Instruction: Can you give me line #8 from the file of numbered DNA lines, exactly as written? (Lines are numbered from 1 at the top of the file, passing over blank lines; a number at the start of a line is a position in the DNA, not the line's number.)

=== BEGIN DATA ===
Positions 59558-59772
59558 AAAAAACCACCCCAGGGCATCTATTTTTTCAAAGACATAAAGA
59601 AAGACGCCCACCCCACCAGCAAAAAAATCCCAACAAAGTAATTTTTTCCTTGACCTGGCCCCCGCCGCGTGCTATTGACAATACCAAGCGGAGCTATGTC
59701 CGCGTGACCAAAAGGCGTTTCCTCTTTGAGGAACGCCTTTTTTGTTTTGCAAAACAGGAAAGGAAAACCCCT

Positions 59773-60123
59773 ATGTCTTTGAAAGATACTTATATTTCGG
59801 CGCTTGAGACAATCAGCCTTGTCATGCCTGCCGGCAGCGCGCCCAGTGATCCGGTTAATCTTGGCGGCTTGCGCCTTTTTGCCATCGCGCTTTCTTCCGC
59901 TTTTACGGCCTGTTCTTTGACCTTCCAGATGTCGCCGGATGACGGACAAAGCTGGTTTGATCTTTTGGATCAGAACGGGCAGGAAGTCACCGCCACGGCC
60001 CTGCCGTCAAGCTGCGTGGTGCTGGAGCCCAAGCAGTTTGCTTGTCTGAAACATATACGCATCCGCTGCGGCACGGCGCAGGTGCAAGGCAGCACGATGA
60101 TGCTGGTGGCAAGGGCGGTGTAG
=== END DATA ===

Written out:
59901 TTTTACGGCCTGTTCTTTGACCTTCCAGATGTCGCCGGATGACGGACAAAGCTGGTTTGATCTTTTGGATCAGAACGGGCAGGAAGTCACCGCCACGGCC